Entering credentials at a login prompt remains the most common authentication method. Verified credentials serve as the passport for your digital identity, authenticating users before they access various systems, applications, and data.
Each time an enterprise deploys a new application, nearly 40% of employees reuse the same two to four passwords for various accounts, and 10% have just one password for all their applications. This example of weak password hygiene means that it’s now easier than ever for hackers to use stolen credentials to access other critical data—compromising individuals and businesses alike. As it stands, organizations need to be able to provide users with easy access to all of their applications by adopting tools like federated identity management (FIM) and single sign-on (SSO).
Single sign-on is a system property or an authentication service that enables the use of the same username and password across several applications. Once you input your login credentials with the central service provider, you have been authenticated and got access to all applications running in the same session. As long as you remain signed into the central software, you won’t be receiving any more prompts to enter your credentials into the connected applications again.
Federation is a type of SSO where the actors span multiple organizations and security domains. It involves having common standards and protocols to manage and map user identities between Identity Providers across organizations (and security domains) via trust relationships (usually established via digital signatures, encryption, ..). Federation is the trust connection between these entities; it is concerned with where the user’s credentials are actually stored and how trusted third-parties can authenticate against those credentials without actually seeing them.
The pressure is on. You need to build a great customer login experience that is secure but doesn’t burden your customers with complicated password requirements.Organizations may include sophisticated or additional authentication methods to provide advanced information security. If the authentication process requires additional steps, it is referred to as “multifactor authentication” (MFA).
MFA is a sophisticated authentication practice that requires the user to also provide another factor of authentication. These additional factors can be a physical object (“something you have”) such as a key card or a token, or a part of the user’s body (“something you are”), such as a fingerprint, or a facial recognition scan or some other biometric data prove that you are who you say you are. But facing so many steps before the authentication might drastically reduce the user friendliness of the system. That’s where the Intelligent Authentication comes into play.
Solutions like multi-factor authentication (MFA) are replacing traditional login methods but its limitations are often static and offer up inconsistent customer experiences, leading to abandonment. Organizations need an intelligent authentication approach that verifies whether user is who they say they are by striking a balance between usability, security, and customer choice, all of this with respect to privacy
Intelligent Authentication enables you to easily configureand adjust login journeys, only when necessary, using digital signals including device, contextual, behavioral, user choice, and risk-based factors.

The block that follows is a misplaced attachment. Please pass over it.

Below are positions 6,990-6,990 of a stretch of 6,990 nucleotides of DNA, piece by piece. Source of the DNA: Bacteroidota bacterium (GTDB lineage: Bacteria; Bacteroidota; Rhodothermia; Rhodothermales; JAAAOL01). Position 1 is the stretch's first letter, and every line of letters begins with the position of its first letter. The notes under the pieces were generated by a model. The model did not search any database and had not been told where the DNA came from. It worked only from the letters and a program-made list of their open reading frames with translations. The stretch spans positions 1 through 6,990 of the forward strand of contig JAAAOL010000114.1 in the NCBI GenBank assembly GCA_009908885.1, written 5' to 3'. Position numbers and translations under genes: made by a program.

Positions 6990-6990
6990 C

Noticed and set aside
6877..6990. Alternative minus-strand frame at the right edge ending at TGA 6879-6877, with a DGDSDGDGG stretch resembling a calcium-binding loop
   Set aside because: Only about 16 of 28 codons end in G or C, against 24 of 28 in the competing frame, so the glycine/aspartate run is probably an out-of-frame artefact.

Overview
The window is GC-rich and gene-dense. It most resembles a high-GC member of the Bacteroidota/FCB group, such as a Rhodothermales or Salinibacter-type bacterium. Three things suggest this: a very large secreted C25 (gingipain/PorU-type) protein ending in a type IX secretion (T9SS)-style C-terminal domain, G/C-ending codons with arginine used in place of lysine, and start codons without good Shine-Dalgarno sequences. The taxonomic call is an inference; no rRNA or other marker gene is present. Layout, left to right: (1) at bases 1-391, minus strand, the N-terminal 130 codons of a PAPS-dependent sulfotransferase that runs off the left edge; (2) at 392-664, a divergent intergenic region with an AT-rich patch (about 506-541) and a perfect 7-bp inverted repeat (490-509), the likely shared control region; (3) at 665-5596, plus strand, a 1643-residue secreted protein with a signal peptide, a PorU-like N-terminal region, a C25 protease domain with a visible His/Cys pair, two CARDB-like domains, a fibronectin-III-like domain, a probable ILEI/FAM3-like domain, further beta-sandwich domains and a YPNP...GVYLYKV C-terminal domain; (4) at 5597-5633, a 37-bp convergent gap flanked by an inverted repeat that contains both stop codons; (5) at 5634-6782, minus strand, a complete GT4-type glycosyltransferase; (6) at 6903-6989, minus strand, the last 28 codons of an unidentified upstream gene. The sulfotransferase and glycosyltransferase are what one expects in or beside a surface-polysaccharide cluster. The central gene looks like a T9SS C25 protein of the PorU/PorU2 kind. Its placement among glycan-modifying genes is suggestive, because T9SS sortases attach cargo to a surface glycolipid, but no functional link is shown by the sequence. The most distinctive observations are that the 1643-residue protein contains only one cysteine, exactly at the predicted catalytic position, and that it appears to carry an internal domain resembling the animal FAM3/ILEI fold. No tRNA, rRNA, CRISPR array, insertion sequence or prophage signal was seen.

That meansIntelligent authentication can decide which and how many steps are needed for a user to be authenticated depending on the situation,it works based on a user profile. The profile consists of user’s geographical location, devices commonly used to log in, the user’s role and lots of other related information. Each time a user tries to log in, the system will calculate and assign a risk score for the request based on the user profile. Using this risk score, the system decides the minimum amount of authentication steps needed to validate the user.e.g. for a low risk situation it might use a basic username password based authentication, while for a higher risk situation, it might prompt the user for another step of authentication.
Also known as social sign-in or social sign-on, uses information from social networking sites to facilitate logins on third-party applications and platforms. The process is designed to simplify sign-in and registration experiences, providing a convenient alternative to mandatory account creation.
Social login is a simple process that can be done in just a few steps:
- The user enters your application and selects the desired social network provider.
- A login request is sent to the social network provider.
- Once the social network provider confirms the user’s identity, a current user will get access to your application. A new user will be registered as a new user and then logged into the application.
Social sign-in relies on a couple of core components. OAuth 2.0 grants apps the permission to confidentially use social network data for login purposes. OpenID Connect is an authentication protocol that facilitates third-party logins, allowing users to access apps and account services with login credentials from other websites. Together, these authentication and authorization mechanisms power social logins. The diagram below walks through the social login process from start to finish.
Passwordless Authentication is an authentication method that allows a user to gain access to an application or IT system without entering a password or answering security questions. Instead, the user must produce further proof, such as a fingerprint, proximity badge, or hardware token code. To improve the user experience, strengthen security, and minimize IT operations expense and complexity, passwordless authentication is frequently used in conjunction with Multi-Factor Authentication (MFA) and Single Sign-On systems.